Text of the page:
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Teams Muirhead and Mouat brought in 2020 with a double Scots in the Dewars Centre as both beat off high quality international fields to claim titles in the newly reformatted Perth Masters tournament.

It was the first time that the event which is supported by the Mercure Perth Hotel and has become a staple on the curling calendar, had involved women’s teams as well as men’s and local favourite Eve Muirhead rose to the challenge, along with teammates Lauren Gray, Jen Dodds and Vicky Wright.

“It’s always really nice to win on home soil and the team have been fantastic all weekend,” she said after their 8-2 victory over fellow Scots Team Wilson, who had performed well to reach the final of a competition that had attracted leading teams from across the globe. 

The former world champion and two-time European champion skip had demonstrated in recent weeks that she is getting back to her competitive best after undergoing major hip surgery in 2018 by leading her team to the final of the European Championships, then winning the Aberdeen International Mixed Doubles tournament with Bobby Lammie and this victory was a further boost.

“It was good to have Lauren, Jen and Vicky on the same team and not be playing against them,” joked Muirhead, with reference to that mixed doubles contest that had pitted them against one another.

“To go unbeaten through a World Curling Tour event is pretty cool, so I’m really pleased with how we’re playing and I think that every time we step on the ice for tournaments we’re getting stronger and stronger,” she went on.

“We’ve gelled really well, but we’ve worked really hard to get to where we have. We’ve still got some things to work on. Especially off the back off the last season being a little bit slow and a little bit of a struggle, this year we have just stepped it up that bit and now we’re just looking for those small improvement to get better because the majority of the foundations are built.”

She welcomed the opportunity that the competition’s organisers had provided to raise the profile of the sport with the innovation of playing men’s and women’s tournaments together in an event that was broadcast live on BBC ALBA.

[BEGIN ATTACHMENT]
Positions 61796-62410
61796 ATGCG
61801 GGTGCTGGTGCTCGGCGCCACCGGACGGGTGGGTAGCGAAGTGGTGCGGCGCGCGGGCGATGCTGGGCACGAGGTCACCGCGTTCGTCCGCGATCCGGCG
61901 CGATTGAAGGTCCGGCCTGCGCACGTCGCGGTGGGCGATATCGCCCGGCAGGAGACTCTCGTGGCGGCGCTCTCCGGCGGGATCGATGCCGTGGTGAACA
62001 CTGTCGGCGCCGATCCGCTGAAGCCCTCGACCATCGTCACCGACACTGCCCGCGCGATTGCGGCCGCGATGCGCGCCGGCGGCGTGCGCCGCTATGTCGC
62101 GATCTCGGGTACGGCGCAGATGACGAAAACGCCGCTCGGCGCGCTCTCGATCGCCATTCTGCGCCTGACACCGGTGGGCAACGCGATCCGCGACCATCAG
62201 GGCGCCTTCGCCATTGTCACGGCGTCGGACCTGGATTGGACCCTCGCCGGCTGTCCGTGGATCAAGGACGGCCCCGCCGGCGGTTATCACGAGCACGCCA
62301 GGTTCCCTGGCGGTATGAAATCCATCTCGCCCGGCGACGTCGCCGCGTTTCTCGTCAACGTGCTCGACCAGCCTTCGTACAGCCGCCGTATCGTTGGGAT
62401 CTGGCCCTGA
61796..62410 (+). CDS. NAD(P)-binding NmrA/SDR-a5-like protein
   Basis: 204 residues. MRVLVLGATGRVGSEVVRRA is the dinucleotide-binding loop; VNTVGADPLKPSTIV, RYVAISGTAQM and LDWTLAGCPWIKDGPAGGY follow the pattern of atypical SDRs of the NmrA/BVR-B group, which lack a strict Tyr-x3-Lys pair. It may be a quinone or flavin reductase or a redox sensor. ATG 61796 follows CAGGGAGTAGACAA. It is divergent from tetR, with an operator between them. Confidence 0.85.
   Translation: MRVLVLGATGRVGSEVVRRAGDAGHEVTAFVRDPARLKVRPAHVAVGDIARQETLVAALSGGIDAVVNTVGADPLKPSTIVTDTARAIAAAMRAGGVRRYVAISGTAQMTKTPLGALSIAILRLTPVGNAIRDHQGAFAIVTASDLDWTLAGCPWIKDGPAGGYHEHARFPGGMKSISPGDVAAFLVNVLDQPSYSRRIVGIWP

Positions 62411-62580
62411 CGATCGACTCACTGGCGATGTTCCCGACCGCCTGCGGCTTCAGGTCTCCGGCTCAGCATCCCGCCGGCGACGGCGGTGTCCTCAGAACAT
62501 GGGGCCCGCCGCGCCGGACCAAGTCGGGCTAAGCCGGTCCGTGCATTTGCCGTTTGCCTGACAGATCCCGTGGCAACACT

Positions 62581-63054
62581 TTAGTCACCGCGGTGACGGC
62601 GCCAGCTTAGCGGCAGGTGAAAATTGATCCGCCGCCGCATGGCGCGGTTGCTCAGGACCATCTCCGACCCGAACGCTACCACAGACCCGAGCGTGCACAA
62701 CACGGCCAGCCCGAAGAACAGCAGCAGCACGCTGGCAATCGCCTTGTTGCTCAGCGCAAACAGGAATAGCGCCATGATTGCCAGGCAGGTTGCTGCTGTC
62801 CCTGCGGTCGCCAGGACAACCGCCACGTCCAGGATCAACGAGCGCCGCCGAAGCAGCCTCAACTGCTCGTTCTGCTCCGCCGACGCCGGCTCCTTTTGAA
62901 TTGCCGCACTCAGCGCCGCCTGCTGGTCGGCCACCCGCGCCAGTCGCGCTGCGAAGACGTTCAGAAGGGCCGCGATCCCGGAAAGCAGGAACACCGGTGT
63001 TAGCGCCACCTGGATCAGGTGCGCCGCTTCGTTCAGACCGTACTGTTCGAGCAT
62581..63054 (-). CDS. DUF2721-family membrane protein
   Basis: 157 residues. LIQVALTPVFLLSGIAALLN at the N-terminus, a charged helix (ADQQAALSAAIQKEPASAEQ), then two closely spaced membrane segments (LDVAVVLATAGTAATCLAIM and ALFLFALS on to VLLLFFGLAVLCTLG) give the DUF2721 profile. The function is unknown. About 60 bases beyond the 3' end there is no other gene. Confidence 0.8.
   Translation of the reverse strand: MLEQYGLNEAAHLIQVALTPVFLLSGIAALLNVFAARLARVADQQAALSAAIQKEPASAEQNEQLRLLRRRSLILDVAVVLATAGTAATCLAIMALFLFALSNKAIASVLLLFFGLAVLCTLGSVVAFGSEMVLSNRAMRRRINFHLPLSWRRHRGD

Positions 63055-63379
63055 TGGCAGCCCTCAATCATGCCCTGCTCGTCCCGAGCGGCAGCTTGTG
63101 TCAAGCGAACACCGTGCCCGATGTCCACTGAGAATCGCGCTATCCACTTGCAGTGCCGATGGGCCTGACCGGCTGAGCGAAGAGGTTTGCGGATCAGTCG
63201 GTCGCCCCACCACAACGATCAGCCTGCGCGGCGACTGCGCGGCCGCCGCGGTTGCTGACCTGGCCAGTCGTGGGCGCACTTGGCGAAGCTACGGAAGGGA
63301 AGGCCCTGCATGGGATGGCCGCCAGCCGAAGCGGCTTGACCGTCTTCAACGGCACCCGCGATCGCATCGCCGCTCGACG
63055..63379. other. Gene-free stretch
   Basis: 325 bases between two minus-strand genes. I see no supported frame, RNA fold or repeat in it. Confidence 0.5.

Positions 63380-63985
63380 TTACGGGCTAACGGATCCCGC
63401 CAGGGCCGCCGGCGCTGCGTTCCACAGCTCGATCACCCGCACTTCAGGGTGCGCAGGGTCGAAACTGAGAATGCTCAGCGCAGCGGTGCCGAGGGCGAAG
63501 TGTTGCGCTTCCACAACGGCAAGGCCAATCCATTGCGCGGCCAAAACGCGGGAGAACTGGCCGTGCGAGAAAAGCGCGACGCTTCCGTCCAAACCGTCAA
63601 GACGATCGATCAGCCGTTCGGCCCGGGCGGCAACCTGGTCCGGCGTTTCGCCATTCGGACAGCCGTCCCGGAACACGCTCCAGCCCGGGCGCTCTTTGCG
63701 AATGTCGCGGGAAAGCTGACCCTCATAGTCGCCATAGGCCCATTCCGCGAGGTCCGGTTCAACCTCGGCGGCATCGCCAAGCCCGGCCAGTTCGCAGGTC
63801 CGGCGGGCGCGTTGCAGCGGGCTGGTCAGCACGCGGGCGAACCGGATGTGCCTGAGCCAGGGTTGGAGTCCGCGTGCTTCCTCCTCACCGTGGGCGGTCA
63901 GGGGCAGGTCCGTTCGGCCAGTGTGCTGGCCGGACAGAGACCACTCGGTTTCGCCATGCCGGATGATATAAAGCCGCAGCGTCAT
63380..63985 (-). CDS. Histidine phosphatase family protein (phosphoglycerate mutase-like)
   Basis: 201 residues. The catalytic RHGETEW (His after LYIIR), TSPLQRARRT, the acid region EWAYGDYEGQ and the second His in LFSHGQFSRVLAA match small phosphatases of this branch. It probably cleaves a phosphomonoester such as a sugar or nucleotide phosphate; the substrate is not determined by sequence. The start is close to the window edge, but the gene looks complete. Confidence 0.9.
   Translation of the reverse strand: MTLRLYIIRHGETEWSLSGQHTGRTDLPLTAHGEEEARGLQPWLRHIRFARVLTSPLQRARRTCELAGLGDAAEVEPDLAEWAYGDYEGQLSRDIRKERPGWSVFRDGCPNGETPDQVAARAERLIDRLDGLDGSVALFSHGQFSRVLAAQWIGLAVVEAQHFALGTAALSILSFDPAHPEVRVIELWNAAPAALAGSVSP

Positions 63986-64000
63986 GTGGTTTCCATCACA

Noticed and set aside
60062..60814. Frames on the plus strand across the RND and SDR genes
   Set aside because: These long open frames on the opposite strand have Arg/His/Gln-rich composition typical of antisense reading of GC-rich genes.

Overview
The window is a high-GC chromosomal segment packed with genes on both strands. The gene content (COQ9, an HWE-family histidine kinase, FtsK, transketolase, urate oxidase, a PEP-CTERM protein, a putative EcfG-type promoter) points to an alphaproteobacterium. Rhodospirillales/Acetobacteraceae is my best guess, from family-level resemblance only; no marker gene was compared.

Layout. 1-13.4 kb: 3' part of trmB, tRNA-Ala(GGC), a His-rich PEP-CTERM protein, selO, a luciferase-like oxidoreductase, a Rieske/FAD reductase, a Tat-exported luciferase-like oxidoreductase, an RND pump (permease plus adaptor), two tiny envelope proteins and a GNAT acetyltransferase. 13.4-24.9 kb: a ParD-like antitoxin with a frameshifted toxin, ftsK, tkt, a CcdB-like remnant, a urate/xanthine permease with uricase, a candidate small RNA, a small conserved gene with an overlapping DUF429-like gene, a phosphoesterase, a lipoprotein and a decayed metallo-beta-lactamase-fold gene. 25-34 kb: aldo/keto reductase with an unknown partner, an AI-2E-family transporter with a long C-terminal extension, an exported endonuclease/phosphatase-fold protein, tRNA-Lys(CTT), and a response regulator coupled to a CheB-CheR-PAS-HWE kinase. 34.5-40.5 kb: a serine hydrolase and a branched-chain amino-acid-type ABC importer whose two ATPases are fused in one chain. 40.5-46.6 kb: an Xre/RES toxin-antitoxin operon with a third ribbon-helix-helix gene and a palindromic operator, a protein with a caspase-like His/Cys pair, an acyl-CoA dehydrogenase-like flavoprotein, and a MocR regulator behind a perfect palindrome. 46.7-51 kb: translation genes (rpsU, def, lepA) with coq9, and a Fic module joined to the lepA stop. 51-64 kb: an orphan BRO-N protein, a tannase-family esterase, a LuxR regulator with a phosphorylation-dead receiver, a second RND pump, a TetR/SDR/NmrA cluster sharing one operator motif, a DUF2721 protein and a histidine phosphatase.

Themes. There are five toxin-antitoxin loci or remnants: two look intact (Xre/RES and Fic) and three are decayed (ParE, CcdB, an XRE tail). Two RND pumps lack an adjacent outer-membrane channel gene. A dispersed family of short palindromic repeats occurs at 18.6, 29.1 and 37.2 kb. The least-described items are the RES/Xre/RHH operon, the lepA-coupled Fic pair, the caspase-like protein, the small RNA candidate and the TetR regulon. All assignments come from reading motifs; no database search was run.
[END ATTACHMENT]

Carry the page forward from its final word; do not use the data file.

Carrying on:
“Obviously the Masters for the men has always been a very high calibre event and a very popular event on tour, so for us to get the chance to join them and have this the same weekend is really good,” said Muirhead.

“I think over the years it’s just going to grow and for Scotland to start that is really great for the European curling tour. 

“To have some of the Asian teams over here is great. Next year people will now look at this event and see how good it is. Everything’s been great, so hopefully we’ll get another good field next year because to attract teams from all over the world is really good.”

It was also good preparation for major challenges to come, as they readied themselves to head across the Atlantic to take part in the glitzy, Ryder Cup-style Continental Cup and then the forthcoming national championships.

“We fly to Canada tomorrow for the Continental Cup and then straight into a Grand Slam, then home for a few weeks of good training before we’re back here at Perth for the Scottish, so we couldn’t have asked for a better competition this weekend to set us up,” she reckoned.

Team Mouat are also taking part in the Continental Cup and, with the defence of their Scottish title also looming, the timing of their successful defence of the title they had won for the first time last year could not have been better after what had been a frustrating first half to the season.

“It was nice to get past a semi-final this season, so as soon as we managed to do that we felt quite confident going into the final because we’d been playing really well,” said their skip Bruce Mouat.